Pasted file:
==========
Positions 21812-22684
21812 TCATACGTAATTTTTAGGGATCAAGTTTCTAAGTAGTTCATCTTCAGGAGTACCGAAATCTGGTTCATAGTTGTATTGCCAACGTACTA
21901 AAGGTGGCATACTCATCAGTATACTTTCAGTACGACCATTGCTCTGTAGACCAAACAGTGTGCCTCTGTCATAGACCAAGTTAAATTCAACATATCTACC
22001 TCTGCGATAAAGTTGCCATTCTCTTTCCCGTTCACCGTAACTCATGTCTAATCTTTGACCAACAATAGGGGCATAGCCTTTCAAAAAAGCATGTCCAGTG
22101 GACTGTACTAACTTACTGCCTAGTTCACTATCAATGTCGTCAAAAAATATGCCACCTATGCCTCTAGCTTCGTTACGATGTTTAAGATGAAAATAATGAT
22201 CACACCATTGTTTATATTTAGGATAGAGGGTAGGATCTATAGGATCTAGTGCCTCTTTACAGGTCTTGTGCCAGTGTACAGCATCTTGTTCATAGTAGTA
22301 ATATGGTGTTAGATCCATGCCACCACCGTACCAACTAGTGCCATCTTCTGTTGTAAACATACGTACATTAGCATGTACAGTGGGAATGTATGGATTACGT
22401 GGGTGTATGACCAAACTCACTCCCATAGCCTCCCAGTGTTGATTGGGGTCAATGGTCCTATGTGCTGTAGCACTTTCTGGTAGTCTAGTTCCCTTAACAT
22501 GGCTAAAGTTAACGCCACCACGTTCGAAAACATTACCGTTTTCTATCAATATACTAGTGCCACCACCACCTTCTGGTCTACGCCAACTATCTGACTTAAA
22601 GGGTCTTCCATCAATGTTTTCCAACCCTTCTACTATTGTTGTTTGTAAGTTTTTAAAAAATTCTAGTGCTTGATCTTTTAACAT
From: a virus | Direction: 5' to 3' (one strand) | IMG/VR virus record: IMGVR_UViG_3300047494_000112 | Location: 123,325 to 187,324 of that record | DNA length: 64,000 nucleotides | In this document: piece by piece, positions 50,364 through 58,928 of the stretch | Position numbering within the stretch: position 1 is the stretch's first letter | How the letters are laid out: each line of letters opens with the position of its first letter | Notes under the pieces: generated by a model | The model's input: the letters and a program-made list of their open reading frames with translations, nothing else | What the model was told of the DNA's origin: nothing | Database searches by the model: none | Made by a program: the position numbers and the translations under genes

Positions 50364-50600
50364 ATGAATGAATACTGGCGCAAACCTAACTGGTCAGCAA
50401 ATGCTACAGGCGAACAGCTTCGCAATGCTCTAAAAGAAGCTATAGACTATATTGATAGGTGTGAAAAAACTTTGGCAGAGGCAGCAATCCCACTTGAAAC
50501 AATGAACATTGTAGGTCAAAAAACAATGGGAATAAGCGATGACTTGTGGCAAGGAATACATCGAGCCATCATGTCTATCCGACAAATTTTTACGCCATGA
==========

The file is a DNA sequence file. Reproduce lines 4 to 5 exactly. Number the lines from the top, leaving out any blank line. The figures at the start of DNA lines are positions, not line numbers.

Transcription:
22001 TCTGCGATAAAGTTGCCATTCTCTTTCCCGTTCACCGTAACTCATGTCTAATCTTTGACCAACAATAGGGGCATAGCCTTTCAAAAAAGCATGTCCAGTG
22101 GACTGTACTAACTTACTGCCTAGTTCACTATCAATGTCGTCAAAAAATATGCCACCTATGCCTCTAGCTTCGTTACGATGTTTAAGATGAAAATAATGAT